Given this situation, there must be serious efforts made on both sides to deal with the potential risks, which as Tai Ming pointed out, are aggravated by the PLA’s lack of operational experience, overlapping ADIZs, and unclear rules of engagement, which could lead to accidents. I would add to that list the lack of “hotlines” or even effective channels of communication in times of crisis and the evaporation of back-channel diplomacy between Tokyo and Beijing.  

It is dangerous that the agency with arguably the greatest interest in de-escalating tensions has limited access to information and constricted room for maneuver. And the majority of governments are routed through the MFA in their dealings with China, limiting their understanding of the Chinese decision-making process because they are talking to the weakest link.    

A path actually exists to reduce the chances of unintended escalation, so no one needs to re-invent the wheel on maritime communication arrangements between China and Japan. Mechanisms just need to be reactivated. Over the last five years, China and Japan worked together to develop several maritime confidence building and communication arrangements to reduce the chances of unintended escalation in the East China Sea and improve Sino-Japanese relations (up until Sept 2012 of course). These include the Japan China Maritime Communications Mechanism (JCMCM), the Maritime Search and Rescue Cooperation Agreement (SAR Agreement), and the High level Consultation on Maritime Affairs (High Level Consultation). (For a full list, see this). Despite considerable progress in reaching agreement in principle, the political will has been lacking for the signature or implementation of these agreements.

The problem here is that while China knows that it needs to manage the islands together with Japan, it will not talk directly to Japan about protocols/rules of the road/confidence building measures (CBMs) around islands until Japan admits they are disputed. China sees direct talks with Japan about protocols/rules of the road/CBMs as a compromise; not as the logical thing to do to avoid a misstep. There is an argument in Beijing that without this sort of concession from Tokyo, it would be heavily criticized internally for showing weakness by entering into direct talks with Tokyo. For Tokyo’s part, admitting the existence of a dispute is also an unacceptable compromise.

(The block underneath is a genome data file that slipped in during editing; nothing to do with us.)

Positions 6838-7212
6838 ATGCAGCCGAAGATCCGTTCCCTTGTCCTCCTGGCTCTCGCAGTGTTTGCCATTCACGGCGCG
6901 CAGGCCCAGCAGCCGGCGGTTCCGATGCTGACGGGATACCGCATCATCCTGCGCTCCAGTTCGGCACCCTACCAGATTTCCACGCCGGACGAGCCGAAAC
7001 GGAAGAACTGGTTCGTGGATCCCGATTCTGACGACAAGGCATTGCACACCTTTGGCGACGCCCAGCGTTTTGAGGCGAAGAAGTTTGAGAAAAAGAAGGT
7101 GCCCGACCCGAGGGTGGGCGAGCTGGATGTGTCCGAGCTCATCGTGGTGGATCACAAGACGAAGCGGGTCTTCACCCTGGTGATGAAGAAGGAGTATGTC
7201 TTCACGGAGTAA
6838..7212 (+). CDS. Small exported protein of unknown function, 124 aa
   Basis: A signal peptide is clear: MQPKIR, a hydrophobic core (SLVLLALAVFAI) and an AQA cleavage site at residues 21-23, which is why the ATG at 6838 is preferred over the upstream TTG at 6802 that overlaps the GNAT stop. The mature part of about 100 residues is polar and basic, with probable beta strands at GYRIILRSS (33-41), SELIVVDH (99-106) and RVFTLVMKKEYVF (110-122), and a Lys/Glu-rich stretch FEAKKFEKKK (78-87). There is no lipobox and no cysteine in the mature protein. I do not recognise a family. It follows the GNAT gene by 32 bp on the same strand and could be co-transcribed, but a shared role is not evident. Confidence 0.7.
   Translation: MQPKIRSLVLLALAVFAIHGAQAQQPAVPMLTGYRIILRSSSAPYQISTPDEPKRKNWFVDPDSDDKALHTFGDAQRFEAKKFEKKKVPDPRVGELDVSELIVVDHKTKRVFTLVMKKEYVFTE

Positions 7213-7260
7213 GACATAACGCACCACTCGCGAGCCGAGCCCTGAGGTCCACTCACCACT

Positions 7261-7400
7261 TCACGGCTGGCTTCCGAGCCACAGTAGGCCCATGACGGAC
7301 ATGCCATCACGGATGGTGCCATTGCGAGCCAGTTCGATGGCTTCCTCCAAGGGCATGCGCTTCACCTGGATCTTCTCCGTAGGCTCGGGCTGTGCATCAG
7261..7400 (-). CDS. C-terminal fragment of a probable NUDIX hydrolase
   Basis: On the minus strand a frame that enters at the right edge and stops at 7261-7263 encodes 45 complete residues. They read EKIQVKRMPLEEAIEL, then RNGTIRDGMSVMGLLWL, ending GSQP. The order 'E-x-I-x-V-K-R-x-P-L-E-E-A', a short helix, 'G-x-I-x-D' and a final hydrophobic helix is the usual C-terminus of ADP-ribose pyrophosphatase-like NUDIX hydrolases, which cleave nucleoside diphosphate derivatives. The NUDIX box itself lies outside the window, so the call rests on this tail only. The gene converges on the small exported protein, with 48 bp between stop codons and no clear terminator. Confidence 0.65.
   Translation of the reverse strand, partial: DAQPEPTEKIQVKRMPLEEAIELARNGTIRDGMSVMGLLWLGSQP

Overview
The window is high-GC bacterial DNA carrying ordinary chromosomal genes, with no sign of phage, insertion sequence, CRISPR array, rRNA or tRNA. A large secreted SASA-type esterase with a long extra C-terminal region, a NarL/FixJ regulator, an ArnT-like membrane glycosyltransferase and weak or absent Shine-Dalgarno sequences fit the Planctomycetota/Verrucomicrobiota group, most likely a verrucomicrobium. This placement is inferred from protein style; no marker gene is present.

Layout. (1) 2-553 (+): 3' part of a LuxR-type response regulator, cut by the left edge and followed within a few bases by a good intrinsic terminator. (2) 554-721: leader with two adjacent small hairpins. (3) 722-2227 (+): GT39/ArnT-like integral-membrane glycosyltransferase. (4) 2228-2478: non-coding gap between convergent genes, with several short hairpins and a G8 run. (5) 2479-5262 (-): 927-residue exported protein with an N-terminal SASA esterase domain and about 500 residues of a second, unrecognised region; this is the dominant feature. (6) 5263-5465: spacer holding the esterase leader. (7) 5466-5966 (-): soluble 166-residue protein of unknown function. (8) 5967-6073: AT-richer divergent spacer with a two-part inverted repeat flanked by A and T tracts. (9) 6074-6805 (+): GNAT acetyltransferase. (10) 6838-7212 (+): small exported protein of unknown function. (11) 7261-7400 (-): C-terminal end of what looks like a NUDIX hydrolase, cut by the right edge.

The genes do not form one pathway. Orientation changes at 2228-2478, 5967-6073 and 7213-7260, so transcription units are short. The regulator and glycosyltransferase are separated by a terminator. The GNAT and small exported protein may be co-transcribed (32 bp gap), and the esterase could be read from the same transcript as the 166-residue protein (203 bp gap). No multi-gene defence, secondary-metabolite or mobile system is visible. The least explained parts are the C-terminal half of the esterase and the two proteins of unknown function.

Compounding the danger is that many in the PLA and Maritime surveillance officials are far from convinced of the need to talk to Japan because they are confident that they can avoid a mishap. Some actors within the PLA and Maritime surveillance even say that a “minor crisis” could actually help their position, as long as it doesn’t escalate. They believe they can control escalation.

I understand that many Japanese were hopeful that after the 3rd plenum we might see a thaw.  But regrettably, I think that the Chinese government is comfortable waiting this out, while making moves to try to consolidate its position. Beijing feels it has achieved something. It has taken advantage of Japan’s purchase move in September 2012 to permanently challenge Japan’s administrative control of the islands (which can be termed “reactive assertiveness:” a tactic that turns perceived provocation by rivals claiming territory into a chance for changing the status quo in China’s favor). Despite expressions by both governments that they wish to avoid a war, the potential for escalation has increased significantly and there is deepening pessimism on all sides over the prospects of a peaceful settlement.

The United States—as a treaty ally of Japan, which has vital strategic interests in fostering peaceful relations with China—has been brought into the heat of the conflict. But, in this situation, Beijing views Washington as a threat, and Tokyo is questioning Washington’s resolve to defend Japan should an armed dispute erupt. Vice President Biden will have his hands full on his upcoming trip.


This post first appeared at ChinaFile, an Atlantic partner site.

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ChinaFile is an online magazine published by Asia Society's Center on U.S.-China Relations.